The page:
As Howard puts it:


Somebody (I forget who) tweeted that the Wikileaks fight right now is the first infowar in history. I disagree. I think we've fought numerous infowars in the last fifteen years. And that's really what I want to see discussed in the comments. We can argue right and wrong until the eCows come but nobody is going to walk away convinced. I want to see a list of information-age conflicts that you feel qualify as "infowar." Me, I think the RIAA vs file-sharing qualifies. My buddy Rodney suggested RBLs vs Spammers (the spammers won that one.) Somebody pointed out that the Secret Service raid on Steve Jackson Games back in the 80's might qualify.


Posted On Tuesday, December 7, 2010 8:08 AM | Comments (1) |

Wednesday, December 1, 2010

Scrum Product Owners Oath of Stewardship

There's an interesting discussion going on over on the Scrum Development list, dealing with technical stories verses user stories.  The idea is that "Improve our continuous integration server" may not directly translate to visible functionality for a customer, so how do you handle this in Scrum.  It's a conversation that pops up regularly and there are a couple of schools of thought on the subject.  I'm not going to get into here.


In the midst of this discussion I jokingly (sort of) made a reference to the "Product Owners Oath of Stewardship."


right after that Alan Dayley pointed out that

Phrases seen in Scrum writings with regard to the Product Owner role:  "...owns the ROI of the product..."  "..represents the customer..."  "...owns the Product Backlog..." and the odious "...single wringable neck..."  And even the title of the role means *owner* of the product.

What part of these terms does not mean stewardship?  You are pointing out that Product Owners are not getting the message, *despite* what the Scrum training and literature states.  Maybe an oath would help but I don't think the message of product stewardship is lacking in Scrum.


When Alan pointed out that we imply Stewardship, but never actually use the word, it was like a gong going off in my head (or a badly aimed claymore).  When talking with product owners, If we don't explicitly set an expectation of stewardship, then *none* of those terms will mean stewardship.  Right now, there are teams out there that are begging to add some unit tests, begging to set up a continuous integration server, begging to try paired programming and they're getting shot down because it might slow *this* sprint down.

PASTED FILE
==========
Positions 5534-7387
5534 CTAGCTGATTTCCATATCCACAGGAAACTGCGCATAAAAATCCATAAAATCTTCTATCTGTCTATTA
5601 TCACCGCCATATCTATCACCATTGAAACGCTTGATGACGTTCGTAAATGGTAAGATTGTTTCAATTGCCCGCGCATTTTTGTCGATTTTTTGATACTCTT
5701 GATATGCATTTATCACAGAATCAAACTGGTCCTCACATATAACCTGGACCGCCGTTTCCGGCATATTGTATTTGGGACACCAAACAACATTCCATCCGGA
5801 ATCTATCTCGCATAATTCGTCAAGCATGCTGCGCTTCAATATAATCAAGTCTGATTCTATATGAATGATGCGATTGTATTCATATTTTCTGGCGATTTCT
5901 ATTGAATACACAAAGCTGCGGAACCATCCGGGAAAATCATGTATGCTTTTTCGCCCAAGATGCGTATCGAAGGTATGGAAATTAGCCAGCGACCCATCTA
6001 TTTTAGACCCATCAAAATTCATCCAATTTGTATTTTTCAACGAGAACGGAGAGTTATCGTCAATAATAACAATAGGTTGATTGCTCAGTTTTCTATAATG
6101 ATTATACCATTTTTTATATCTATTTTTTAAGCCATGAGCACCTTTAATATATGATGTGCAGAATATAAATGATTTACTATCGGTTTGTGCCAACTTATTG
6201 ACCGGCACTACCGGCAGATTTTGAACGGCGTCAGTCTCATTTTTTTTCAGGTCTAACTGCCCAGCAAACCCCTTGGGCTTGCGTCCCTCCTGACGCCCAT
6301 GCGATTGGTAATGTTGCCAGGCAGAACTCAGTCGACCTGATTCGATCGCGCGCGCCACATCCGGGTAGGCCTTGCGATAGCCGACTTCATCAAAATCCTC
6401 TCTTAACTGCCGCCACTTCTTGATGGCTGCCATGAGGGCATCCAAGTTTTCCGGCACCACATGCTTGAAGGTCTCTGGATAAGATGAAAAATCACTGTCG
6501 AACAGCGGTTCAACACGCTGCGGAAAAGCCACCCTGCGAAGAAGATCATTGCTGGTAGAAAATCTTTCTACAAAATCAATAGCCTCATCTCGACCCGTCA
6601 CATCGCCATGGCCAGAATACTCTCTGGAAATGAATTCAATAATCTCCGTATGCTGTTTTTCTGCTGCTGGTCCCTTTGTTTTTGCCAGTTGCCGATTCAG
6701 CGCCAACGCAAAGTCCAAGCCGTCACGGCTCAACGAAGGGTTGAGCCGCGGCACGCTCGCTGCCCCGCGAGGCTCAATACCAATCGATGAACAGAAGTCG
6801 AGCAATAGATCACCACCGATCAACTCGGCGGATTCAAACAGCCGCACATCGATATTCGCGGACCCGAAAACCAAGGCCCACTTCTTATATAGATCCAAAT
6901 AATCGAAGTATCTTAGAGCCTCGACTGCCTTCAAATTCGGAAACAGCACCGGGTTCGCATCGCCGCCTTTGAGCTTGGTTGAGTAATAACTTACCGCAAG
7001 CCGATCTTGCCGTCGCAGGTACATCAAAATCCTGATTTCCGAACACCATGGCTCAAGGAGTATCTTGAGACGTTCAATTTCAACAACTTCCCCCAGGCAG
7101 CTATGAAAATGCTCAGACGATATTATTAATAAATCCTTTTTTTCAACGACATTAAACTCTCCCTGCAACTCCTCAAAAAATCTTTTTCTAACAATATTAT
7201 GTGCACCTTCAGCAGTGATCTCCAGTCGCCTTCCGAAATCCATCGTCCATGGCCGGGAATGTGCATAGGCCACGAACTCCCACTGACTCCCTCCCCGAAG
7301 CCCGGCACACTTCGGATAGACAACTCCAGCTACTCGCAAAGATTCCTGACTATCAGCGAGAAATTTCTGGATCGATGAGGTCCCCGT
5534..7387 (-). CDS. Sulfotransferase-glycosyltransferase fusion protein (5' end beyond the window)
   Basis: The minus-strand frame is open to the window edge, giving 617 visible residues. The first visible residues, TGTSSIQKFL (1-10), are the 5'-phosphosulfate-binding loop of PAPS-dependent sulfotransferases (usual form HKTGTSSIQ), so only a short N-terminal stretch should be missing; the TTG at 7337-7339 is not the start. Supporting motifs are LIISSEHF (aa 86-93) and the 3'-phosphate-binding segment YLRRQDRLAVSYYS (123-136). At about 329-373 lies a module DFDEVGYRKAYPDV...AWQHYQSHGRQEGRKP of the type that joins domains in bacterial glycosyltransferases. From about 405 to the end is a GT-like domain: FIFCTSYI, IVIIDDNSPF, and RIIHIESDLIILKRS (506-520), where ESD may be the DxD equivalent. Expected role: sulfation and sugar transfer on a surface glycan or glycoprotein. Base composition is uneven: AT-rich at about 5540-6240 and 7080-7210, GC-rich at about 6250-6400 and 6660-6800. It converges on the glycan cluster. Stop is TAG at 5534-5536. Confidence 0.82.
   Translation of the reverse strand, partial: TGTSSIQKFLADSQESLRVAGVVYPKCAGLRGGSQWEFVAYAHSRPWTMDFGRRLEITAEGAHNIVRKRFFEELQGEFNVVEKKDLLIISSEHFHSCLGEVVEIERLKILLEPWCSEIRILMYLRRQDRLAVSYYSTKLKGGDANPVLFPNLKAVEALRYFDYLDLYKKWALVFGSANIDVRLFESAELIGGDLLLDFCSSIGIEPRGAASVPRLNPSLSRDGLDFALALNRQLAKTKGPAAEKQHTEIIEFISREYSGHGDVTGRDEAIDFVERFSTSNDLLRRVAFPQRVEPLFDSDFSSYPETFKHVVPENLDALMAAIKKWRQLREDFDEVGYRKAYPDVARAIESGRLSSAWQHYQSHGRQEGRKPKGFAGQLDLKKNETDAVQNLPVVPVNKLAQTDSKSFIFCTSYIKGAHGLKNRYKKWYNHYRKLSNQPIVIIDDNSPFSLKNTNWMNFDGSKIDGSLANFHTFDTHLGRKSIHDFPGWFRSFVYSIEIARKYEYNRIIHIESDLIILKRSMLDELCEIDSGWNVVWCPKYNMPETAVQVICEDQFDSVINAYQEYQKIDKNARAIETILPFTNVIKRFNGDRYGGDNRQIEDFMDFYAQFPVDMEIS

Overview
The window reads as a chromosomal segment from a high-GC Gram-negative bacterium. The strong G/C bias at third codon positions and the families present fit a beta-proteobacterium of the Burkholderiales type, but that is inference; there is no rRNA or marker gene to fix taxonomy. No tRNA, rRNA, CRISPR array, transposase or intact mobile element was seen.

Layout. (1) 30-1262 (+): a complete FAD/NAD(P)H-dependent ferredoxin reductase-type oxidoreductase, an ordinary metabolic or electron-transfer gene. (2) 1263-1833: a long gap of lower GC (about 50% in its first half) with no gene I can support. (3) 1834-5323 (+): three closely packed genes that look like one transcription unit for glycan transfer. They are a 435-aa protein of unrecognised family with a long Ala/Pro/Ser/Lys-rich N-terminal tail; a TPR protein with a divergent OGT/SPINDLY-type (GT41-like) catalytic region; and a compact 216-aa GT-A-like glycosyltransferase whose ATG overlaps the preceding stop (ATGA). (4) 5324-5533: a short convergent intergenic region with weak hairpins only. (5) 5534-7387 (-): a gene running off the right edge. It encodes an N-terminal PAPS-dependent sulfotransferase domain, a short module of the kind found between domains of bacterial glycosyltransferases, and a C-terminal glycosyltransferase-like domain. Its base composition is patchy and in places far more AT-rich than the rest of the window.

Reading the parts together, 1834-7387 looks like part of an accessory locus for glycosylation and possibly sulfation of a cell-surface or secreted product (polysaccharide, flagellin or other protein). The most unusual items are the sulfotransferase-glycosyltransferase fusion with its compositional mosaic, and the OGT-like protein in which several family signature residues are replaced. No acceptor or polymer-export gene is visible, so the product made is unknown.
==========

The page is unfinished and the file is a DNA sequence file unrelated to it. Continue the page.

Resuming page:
So what is Stewardship?  Well, to cherry pick from Wikipedia "Stewardship is an ethic that embodies cooperative planning and management of environmental resources with organizations, communities and others to actively engage in the prevention of loss of habitat and facilitate its recovery in the interest of long-term sustainability " It's a little wordy, and it's specifically focused on physical environments, but for now I think it's the one I'm going to keep.


At this point, I've got to at least post version 1.0 of this thing, if nothing else because when the movie rights get sold, I don't want some kid in the audience saying, "that idiot should have blogged about right away"


So, tongue in cheek, here goes, version 1.0 of "The Product Owners Oath of Stewardship"


As a product owner, I have a responsibility to my customer to deliver the most value in the shortest time possible.  I have a responsibility to show the customer working software and demonstrate new functionality every 1 to 4 weeks.


As a product owner, I am a steward to my product and therefore will listen to my team when they start to talk about refactoring and continuous integration servers.  I will accept that my team is also committed to the long term sustainability of our product and weigh their suggestions accordingly.


As a product owner, I will balance the need to deliver software ASAP, and improving my teams software development environment and practices while knowing that these are not mutually exclusive activities.  I will support my team in doing smart refactorings, and to allow the product backlog to suggest where improvements might be made.


Not so funny now is it?

Posted On Wednesday, December 1, 2010 11:58 PM | Comments (0) |